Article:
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Abbas says deal reached on Palestinian unity govt

Written by: Staff
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GAZA, Sep 11 (Reuters) Palestinian President Mahmoud Abbas and Prime Minister Ismail Haniyeh of Hamas today reached a deal to form a unity government that the Palestinians hope will end their international isolation and revive aid.

''We have finalised the elements of the political agenda of the national unity government ... Hopefully, in the coming few days we will begin forming the government of national unity,'' Abbas said on Palestine TV with Haniyeh sitting next to him.

Palestinians hope the creation of a unity coalition will lead to the lifting of a Western aid embargo imposed on the six-month-old Hamas government for refusing to recognise Israel.

Hamas, whose charter calls for Israel's destruction, has so far resisted international pressure and calls by the moderate Abbas to soften its policy towards the Jewish state.

It was unclear if the militant Islamist movement had explicitly changed its position.

Israel said the new government could create momentum for peacemaking if it recognised Israel, renounced violence and ensured the release of a soldier abducted by militants in June.

Foreign Ministry spokesman Mark Regev said if the government met these conditions ''this would open the door to accelerated talks and create new momentum in the peace process''.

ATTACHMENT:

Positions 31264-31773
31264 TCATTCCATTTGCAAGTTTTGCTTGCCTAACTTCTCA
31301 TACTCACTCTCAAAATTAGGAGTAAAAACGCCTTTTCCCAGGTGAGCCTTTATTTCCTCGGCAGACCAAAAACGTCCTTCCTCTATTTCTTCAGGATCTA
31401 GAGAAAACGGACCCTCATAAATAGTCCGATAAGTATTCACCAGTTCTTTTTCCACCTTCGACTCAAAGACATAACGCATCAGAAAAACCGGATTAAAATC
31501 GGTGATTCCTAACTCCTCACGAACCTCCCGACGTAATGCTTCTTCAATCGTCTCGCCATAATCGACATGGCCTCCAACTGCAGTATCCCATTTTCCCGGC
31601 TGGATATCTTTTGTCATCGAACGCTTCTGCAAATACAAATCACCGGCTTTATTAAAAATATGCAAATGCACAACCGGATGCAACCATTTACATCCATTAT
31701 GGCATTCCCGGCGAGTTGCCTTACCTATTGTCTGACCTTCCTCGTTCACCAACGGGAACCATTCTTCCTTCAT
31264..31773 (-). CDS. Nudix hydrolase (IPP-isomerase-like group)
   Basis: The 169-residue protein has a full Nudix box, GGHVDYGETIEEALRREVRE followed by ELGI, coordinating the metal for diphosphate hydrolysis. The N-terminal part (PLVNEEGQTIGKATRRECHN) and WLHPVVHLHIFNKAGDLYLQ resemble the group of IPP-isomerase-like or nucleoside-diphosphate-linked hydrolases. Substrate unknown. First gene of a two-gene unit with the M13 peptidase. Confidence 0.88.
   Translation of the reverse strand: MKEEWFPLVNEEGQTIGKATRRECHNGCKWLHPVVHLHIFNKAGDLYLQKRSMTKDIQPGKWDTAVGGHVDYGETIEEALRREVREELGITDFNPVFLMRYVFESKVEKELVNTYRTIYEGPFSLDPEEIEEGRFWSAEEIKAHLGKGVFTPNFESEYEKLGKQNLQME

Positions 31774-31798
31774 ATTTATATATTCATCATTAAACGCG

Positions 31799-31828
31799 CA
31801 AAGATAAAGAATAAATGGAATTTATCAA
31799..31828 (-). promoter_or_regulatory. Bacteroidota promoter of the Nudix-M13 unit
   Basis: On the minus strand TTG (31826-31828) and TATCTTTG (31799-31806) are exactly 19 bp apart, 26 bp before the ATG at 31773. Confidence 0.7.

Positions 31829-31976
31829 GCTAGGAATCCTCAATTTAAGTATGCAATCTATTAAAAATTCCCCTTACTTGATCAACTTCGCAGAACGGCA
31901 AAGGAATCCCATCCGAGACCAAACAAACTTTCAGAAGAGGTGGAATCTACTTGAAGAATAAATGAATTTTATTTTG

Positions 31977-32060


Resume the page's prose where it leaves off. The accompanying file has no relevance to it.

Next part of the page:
Hamas took office in March after a surprising win over Abbas's Fatah movement in January parliamentary elections.

Fatah officials had earlier said a breakthrough in talks after weeks of fruitless negotiations had been Hamas's willingness to accept U.N. resolutions relating to the Middle East conflict and ecisions from previous Arab summits.

For Hamas to do so would effectively mean recognising the Jewish state. Hamas officials have declined to comment.

While Europe has backed efforts to form a unity government, British Prime Minister Tony Blair said on Sunday any new administration would have to accept explicit Western conditions for restoring aid -- recognising Israel, renouncing violence and accepting interim peace deals.

U.S. officials have warned Fatah it would be shunned like Hamas if it joined a government that did not accept the conditions.

CALL TO END STRIKES Haniyeh, who has held talks with Abbas in the Gaza Strip since Sunday, had earlier said an agreement was near.

''This agreement was expected because the intentions were honest and sincere,'' Haniyeh said on Palestine TV.

''This government will work to protect the interests of our people and will achieve its goals in establishing a Palestinian state, independent and sovereign, with Jerusalem as its capital.'' Fatah seeks a Palestinian state in Gaza and the occupied West Bank, land which Israel captured in the 1967 Middle East war. Hamas wants to replace Israel with an Islamic state and Haniyeh did not elaborate.

Besides suffering under the aid embargo, Palestinians had feared a return to the violent power struggle that followed Hamas's election win if unity talks had failed.

The Hamas administration has come in for increasing criticism in recent weeks, including strikes by doctors and teachers throughout the Palestinian territories who are angered by the non-payment of salaries for the past six months.

Both Abbas and Haniyeh urged an end to the stoppages.

Abbas had also come under pressure from some Fatah loyalists as well as the United States and Israel to sack the government and form a new administration of technocrats.

Reuters BDP DB1822

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